I named him after a bird. Parakeet. In my family, we tend to give pets whimsical names. Parakeet joins the roster of weirdly-named cats in my life: Gogol, Pwcca, Gorecki, Little Ears, Smartie, Popcorn, Nugget.

Cats are a unique combination of gentleness and ferocity. They adopt us and adapt to us but won’t ever let a human into their world. Once, Parakeet climbed down a tree with a wood warbler in his jaws. Do you know what impressed me the most? His eyes. There was a sharp clearness to them, a merciless hunger that never really went away. Indoors he was a sleepy furball, but outside he was a stealthy, spring-loaded murderdeathkiller of blackbirds and wall lizards.

Parakeet never looked at people in anger or fear. It was around human beings, other cats and also dogs that his talent for public relations won him the most favor. An old lady down the street asked her adult daughter to adopt him. Parakeet also made friends with the fearsome Siberian Husky next door and, I suspect, enjoyed the freedom of every dog-owned backyard in the neighborhood. Everyone knew “the little black cat.” Basically, he was a charmer.

So, what can a little black cat teach you about writing a novel, story or play?

Apr 6, 2012

The Soul is a Particle that Travels and Mutates

The She-Dog
by James Guppy

After my horse turned blue and died, my steps brought me to this place of silent animals that sit on their haunches and watch me from a safe distance.

There is gold dust on their tawny coats; the workshop mustn’t be far. Old Sirjan’s map has served me well.

The Big Stone Book of Trollish Insults

Shame of the Fireside, black tusker, hunter of clouds -- I earned these names and worse because I fell in love with a human alchemist’s son.

My sisters drove me from the home fire and I lived on wolves and other vermin. I looked for my beloved without cease.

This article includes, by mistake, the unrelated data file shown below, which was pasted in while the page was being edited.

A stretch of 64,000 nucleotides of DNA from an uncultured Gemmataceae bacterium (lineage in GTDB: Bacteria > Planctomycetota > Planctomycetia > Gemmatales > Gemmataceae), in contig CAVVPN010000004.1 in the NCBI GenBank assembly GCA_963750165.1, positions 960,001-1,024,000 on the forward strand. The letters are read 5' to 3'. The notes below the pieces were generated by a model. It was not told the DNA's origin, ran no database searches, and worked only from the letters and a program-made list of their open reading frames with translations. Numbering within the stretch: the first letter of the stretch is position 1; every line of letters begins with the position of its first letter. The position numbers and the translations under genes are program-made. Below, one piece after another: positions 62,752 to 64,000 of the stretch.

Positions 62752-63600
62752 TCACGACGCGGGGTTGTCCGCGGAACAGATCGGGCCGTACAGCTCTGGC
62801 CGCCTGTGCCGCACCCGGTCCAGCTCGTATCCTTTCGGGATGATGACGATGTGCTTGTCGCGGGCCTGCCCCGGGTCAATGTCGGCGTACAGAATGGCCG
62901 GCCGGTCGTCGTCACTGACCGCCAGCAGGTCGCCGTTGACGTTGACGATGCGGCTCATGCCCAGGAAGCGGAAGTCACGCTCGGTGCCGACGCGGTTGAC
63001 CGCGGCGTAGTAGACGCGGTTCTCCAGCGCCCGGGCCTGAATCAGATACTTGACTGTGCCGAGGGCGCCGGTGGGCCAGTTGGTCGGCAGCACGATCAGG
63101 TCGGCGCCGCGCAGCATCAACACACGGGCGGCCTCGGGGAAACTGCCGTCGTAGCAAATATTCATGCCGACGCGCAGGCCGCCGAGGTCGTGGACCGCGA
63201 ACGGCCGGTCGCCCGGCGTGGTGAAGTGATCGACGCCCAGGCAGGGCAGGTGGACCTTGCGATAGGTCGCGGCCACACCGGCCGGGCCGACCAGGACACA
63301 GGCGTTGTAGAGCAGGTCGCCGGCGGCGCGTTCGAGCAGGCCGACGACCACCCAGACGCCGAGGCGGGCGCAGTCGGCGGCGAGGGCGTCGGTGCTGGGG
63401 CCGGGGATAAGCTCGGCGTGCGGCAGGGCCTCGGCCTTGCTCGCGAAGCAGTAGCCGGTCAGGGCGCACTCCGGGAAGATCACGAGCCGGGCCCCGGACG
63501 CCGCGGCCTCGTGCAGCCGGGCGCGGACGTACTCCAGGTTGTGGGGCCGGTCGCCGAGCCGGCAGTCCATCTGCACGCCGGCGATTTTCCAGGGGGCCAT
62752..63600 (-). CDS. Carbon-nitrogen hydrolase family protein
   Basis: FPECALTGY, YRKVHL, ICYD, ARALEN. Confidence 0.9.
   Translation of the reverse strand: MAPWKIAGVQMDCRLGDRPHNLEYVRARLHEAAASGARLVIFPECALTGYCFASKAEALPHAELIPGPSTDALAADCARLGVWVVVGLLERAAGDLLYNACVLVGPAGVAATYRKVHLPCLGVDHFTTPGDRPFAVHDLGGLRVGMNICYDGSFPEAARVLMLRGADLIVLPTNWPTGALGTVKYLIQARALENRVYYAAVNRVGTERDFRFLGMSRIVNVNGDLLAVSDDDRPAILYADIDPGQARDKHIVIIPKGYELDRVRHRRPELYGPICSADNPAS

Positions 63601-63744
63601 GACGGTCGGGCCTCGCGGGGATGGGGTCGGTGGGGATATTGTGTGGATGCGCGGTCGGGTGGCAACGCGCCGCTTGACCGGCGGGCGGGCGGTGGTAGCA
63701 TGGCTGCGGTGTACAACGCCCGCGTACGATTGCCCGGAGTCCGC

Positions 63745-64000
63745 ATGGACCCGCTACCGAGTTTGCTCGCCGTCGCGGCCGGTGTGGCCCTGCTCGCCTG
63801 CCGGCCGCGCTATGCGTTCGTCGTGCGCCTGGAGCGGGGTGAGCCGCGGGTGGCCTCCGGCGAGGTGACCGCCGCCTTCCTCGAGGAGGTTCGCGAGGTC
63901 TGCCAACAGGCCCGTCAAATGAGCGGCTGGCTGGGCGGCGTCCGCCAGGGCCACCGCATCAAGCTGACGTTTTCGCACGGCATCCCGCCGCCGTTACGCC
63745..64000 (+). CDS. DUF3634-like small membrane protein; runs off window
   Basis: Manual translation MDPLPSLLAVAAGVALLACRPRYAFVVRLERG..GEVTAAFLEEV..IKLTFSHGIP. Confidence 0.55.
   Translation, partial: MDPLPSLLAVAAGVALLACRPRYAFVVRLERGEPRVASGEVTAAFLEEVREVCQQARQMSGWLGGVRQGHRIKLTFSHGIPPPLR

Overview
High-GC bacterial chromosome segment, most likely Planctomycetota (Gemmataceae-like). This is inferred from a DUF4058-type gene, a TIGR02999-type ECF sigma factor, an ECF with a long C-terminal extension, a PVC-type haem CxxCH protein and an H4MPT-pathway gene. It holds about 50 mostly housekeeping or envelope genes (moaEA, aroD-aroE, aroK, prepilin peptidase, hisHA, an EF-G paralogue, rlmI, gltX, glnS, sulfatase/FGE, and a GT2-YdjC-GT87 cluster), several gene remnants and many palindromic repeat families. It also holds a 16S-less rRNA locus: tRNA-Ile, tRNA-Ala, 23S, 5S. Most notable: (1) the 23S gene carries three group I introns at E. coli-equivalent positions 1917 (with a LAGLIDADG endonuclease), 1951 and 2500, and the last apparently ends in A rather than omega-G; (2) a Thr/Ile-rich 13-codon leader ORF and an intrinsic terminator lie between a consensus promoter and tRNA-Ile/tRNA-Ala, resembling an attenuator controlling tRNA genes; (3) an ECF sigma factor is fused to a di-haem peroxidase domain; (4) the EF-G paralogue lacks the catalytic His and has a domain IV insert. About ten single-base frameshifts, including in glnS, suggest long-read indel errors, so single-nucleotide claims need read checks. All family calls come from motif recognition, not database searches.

I imagine the alchemist's son
would look something like this.

Image sourced from this io9 article, which includes a dozen more intriguing pictures of 1970s cosplayers
NB.: If you're uncomfortable with loincloths, diaphanous tunics and exposed breasts, don't go there.

Apr 4, 2012

Under a Cloud of Whispers

The prostitutes sang from the mid-morning hymnal as one of their sisters lay howling.
Outside the service door, Jule set down his empty jugs and leaned against the ochre wall of the temple, his back to the sun.

Breaking into the women’s quarters, stealing the child -- his child! Ah...

A Word to the Wise is Fire

The two bards sang all night, calling each other filthy names between the lines. Arca, the mead-master, congratulated himself on catching a few.

Pol, the younger bard, was saving the best rhyme for last. Six more lines, and a vision would leap from the hearth.

Apr 3, 2012

What's Good on the Internet Today? April 3, 2012

Nighthawks by Edward Hopper

by Peggy Bechko

Freelance writer and jewelry creator Peggy Bechko on the value of routine, and how you should define a writing schedule to best suit your needs and personality.

by Juliette Wade, TalkToYouniverse

Sample quote: